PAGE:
My parents went square dancing every Saturday night until 1955! Apparently there are still c200 club venues around Australia today.


Baby boomer said...

I asked my parents why they loved square dancing in the 1950s. Easy. No spare money, no TV and lots of friends.

Square Dance Australia said...

There are over 160 active square dance callers and approximately 200 clubs located throughout Australia. You can dance daily, weekly, fortnightly or even monthly if you wish.

Each club offers something different in it’s own special way. Perhaps you could try to visit and dance at as many clubs as possible to experience the wonderful diversity in Australian modern square dance.

To see the National Diary of Events across Australia, contact http://www.taws.info/taws/diary.lc

Hels said...

Baby boomer,

timing is everything, isn't it? When my dad was demobbed after the war, he had to go back to uni to finish his studies. And by 1950, they had 2 babies and not a wonderful income between them. So like your parents, they loved square dancing which was a cheap source of entertainment, dressy, musical and very social. My mum loved music more than anything.

Hels said...

Square Dance Australia

many thanks. Your national diary of events is so widespread, I was very impressed. Are there enough fans in Australia to keep such a widespread programme busy?

Andrew said...

Do-si-do. What a fun post and I had forgotten about Jim Vickers-Willis. There was square dancing for me at school in the 60s to 70s. It was great fun. My sister on the Bellarine will be impressed when I tell her square dancing started in Queenscliff post war R&R. No wonder she looks up to her older brother with his wide knowledge.

Hels said...


No wonder sis looks up to you :)

We were so British after WW2 and into the 50s and on, I assumed any cultural part of Australian life would _not_ have come from the USA. But the more I read about traditional western square dancing being promoted in the USA's inter-war era, the more I see the pleasure that couples could have. All the old photos suggest that American square dancers were right into the fun.

Luiz Gomes said...

Bom dia. Obrigado pela excelente matéria. Mais confesso que não sei dançar nada. Admiro esses verdadeiros artistas.

Hels said...


I didn't think you would know about Anglo Saxon square dancing... all the South Americans I know were excellent, sexy dancers. Square dancing is respectable and not remotely sexy or exotic :)

Parnassus said...

Hello Hels, Along with Robert Benchley, I am a "militant non-dancer." As you and your commenters say, it was an available and inexpensive pastime, but so are picnicking and hiking or walking in the parks, which is more my style. If I lived in Australia and were broke, I would head out to the gold and opal fields on weekends--or are they too far from "civilization" to get there often?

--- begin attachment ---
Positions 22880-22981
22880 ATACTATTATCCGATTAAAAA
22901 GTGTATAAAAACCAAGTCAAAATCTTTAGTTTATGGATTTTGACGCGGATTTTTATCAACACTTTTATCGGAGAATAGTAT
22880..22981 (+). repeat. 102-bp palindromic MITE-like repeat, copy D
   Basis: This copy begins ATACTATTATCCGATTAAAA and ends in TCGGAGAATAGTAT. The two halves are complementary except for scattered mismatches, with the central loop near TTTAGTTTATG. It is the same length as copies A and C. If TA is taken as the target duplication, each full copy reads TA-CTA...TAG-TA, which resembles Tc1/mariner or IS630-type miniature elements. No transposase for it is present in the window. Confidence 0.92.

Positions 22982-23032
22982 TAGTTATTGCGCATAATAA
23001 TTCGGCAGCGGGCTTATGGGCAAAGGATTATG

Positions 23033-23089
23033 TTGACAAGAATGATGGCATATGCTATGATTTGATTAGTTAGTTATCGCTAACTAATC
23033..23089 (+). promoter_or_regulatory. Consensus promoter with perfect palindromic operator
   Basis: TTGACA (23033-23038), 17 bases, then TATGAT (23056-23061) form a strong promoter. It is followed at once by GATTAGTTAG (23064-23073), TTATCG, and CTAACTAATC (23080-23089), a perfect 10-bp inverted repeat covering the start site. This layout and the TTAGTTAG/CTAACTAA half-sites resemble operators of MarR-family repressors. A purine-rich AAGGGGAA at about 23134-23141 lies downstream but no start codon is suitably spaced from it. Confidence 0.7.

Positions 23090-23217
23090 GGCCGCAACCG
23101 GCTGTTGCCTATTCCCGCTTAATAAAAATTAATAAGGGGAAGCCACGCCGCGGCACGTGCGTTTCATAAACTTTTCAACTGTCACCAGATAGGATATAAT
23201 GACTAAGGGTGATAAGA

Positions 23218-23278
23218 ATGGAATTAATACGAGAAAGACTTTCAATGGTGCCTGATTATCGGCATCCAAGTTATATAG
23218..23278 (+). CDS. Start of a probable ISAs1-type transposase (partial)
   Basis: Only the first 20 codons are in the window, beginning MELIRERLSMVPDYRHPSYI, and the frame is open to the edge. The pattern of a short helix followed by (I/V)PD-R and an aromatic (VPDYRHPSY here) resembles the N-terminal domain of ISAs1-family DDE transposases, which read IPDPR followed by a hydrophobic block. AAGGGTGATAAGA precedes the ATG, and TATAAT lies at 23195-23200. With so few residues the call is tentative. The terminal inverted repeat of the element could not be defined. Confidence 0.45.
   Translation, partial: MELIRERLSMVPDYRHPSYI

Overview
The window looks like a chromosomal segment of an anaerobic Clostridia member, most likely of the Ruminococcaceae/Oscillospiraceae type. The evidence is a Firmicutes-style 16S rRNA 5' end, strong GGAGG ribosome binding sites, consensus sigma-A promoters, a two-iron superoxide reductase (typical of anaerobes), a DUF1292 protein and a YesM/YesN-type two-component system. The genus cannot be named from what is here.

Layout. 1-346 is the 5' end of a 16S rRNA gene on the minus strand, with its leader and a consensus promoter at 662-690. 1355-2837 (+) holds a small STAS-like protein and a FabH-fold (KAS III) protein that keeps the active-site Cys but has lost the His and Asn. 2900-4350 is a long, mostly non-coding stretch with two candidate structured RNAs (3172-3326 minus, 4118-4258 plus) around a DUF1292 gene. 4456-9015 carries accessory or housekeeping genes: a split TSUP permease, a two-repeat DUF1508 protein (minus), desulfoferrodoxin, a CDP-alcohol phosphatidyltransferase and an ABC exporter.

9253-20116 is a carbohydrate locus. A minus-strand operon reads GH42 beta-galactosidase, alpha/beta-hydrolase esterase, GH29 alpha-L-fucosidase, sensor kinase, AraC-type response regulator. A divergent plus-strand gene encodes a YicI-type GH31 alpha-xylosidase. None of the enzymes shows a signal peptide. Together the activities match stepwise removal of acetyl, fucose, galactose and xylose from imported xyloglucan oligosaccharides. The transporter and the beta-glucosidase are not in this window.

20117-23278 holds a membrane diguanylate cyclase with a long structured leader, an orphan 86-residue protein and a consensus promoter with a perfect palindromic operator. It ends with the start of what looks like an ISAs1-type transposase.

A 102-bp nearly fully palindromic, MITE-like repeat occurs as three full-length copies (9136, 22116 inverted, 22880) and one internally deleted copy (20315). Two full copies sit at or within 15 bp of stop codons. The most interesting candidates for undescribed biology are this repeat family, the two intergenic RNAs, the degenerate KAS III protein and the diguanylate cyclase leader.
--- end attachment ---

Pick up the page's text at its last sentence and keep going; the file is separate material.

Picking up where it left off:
DUTA said...

Our israeli folk dance resembles perhaps the american-australian square dancing. It's based on no tradition. Created just for fun, in the spirit of return to the land of the Bible, and mweant to deepen the love for the country and landscape.

Hels said...


Hiking is healthy and to be recommended, but it can't replace singing, dancing or listening to music for those who love those activities. Same for opera, ballet, fancy dress parties, pantomimes, charades or any other indoor functions.

Covid ended all the above, cultural or more adventuresome, for 16 months anyhow :(

Hels said...


Yes! Both dancing systems are energetic, informal, friendly, loud and very sociable. I learned all my Israeli dancing in the mid 1960s, checking out the males for their boyfriend potential :)

Britta said...

Dear Hels (I know you have another name, but cannot find it, sorry):
Square dance is fascinating!
As a German girl I sometimes saw a bit of it on TV and was impressed by the accuratess of the dancers.
When I studied in Mainz the American soldiers and their families still lived there, and they had a square dance group too.
I wonder about one thing you write: how did they make sure that you wore modest underwear (you used another term, but I think I understood it right)? :-) Britta

Hels said...


The dress code was very important because it established square dancing as a family-friendly, clean cut and respectable form of entertainment. Compare with cancan dancers, for example, when the police supervised all performances to ensure the women a] were wearing knickers and b] weren't soliciting (as prostitutes). Even the men had to look traditionally respectable in square dancing.

My real name is Helen :)

Fun60 said...

We were taught Scottish country dancing at school which came in very handy at the many 'Barn dances' I attended as a young mum. There would always be a caller to make sure everyone could join in.

Rajani Rehana said...

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Rajani Rehana said...

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Hilary Melton-Butcher said...

Hi Hels - I was taught dancing at school ... but having no sense of rhythm, or being not very musical I never really progressed ... but I always enjoy watching and joining in when I can - Fun60 mentions Barn Dances - fun times ... excellent reminder post - cheers Hilary

Hels said...

Fun60 and Hilary

there is something memorable about music and dancing that came from trad­itional folk cultures, and as we can see from peoples' responses, those traditions could have come from USA, Israel, Scotland, Greece, Georgia etc etc. Practically everyone is welcomed, whether they are superbly talented or not.

Hels said...


thank you. Do you have any experience of Indian folk dancing from your teens?